Although agriculture is not on the agenda of the Paris climate talks beginning this week, its potential to fight global warming is being recognized.
For example, a recent Bee article – “Firebaugh farmer honored by White House for soil health techniques” (Nov. 21) – tells how Jesse Sanchez, the field manager at Sano Farms, has reduced greenhouse gas emissions and increased the soil’s carbon and nitrogen content on 4,000 acres of garbanzo beans, garlic, almonds, pistachios, and tomatoes.
It’s good news that the White House is honoring farmers who use sustainable and climate-smart practices.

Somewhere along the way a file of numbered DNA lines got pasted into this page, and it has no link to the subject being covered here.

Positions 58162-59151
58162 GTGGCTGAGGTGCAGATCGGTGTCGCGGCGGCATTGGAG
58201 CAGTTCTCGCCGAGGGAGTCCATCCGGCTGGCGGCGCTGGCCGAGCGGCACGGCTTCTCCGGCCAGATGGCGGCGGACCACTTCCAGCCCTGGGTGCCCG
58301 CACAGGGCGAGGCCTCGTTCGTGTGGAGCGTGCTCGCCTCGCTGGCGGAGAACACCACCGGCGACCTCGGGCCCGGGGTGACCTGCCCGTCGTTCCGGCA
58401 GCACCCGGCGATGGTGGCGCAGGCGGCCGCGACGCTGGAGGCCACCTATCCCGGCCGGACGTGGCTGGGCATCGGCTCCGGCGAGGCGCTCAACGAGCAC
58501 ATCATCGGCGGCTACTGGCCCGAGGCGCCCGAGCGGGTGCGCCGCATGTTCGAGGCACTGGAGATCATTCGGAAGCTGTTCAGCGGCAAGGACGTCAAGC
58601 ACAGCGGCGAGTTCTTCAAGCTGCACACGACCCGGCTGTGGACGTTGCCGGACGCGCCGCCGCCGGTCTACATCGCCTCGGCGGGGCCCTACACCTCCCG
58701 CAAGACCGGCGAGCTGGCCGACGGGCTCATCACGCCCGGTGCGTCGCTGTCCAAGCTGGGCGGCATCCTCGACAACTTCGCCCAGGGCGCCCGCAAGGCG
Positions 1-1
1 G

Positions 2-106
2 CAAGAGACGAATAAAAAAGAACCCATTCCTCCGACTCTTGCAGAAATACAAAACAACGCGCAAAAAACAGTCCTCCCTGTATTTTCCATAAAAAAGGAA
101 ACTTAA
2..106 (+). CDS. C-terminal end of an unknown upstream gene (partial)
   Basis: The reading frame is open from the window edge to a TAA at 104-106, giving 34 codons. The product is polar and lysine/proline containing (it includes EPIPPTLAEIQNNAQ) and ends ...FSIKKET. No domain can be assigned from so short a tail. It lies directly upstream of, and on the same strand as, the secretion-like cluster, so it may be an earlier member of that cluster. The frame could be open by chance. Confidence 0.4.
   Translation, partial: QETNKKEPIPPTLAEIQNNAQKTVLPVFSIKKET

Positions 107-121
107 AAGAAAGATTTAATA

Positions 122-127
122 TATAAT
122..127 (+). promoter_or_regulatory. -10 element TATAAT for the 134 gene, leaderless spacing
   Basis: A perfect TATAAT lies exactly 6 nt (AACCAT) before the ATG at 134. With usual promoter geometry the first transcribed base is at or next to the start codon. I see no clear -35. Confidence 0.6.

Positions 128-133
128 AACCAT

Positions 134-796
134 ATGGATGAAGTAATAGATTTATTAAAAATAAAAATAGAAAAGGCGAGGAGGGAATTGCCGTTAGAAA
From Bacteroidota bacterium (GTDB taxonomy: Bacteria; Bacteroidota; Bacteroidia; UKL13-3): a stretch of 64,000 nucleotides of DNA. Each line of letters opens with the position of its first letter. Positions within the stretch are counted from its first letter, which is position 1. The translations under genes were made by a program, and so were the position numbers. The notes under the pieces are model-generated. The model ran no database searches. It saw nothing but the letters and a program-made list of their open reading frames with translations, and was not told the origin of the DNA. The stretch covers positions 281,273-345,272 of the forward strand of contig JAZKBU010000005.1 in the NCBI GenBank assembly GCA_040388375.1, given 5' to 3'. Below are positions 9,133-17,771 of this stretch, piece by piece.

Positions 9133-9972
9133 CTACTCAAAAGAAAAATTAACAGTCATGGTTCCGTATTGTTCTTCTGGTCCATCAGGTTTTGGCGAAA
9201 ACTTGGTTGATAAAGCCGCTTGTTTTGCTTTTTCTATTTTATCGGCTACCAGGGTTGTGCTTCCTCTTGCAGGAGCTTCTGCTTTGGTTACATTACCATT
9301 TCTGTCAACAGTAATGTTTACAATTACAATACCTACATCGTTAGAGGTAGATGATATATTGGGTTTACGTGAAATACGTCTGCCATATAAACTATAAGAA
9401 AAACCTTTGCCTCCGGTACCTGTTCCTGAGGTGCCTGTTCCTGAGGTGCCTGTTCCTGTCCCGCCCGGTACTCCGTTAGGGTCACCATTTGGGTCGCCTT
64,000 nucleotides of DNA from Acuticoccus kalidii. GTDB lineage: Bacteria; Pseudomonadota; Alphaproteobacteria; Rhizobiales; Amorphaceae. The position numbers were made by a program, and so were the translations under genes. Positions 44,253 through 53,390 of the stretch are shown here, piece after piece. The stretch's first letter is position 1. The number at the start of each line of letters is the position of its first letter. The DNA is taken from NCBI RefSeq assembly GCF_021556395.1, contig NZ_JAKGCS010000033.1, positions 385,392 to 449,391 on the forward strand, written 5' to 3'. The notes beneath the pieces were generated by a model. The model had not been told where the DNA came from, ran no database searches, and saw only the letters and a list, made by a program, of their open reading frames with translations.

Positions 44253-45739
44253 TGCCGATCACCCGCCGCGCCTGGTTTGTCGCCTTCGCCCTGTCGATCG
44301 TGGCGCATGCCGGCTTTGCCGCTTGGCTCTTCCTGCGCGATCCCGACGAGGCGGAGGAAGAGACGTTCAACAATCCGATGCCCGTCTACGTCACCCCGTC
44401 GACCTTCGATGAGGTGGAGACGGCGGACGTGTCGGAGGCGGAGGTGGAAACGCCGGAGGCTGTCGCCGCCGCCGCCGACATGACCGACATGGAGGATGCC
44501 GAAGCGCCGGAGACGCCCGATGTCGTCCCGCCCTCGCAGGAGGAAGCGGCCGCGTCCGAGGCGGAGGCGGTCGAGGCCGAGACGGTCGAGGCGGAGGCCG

California, too, has recognized agriculture’s important role with The Agricultural Climate Benefits Act (Senate Bill 367), which was introduced in the legislature in 2015. When the bill passes, it will encourage greater use of the healthy-soil methods which Jesse Sanchez and others have developed over years of experimenting.
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These methods are needed worldwide to reduce agricultural emissions and sequester atmospheric carbon. To quote Bill McKibben, a leader in the search for global-warming solutions: “On the long list of things we have to do to fight climate change, learning to pay attention to soil again is near the top.”
Ruth Afifi, Fresno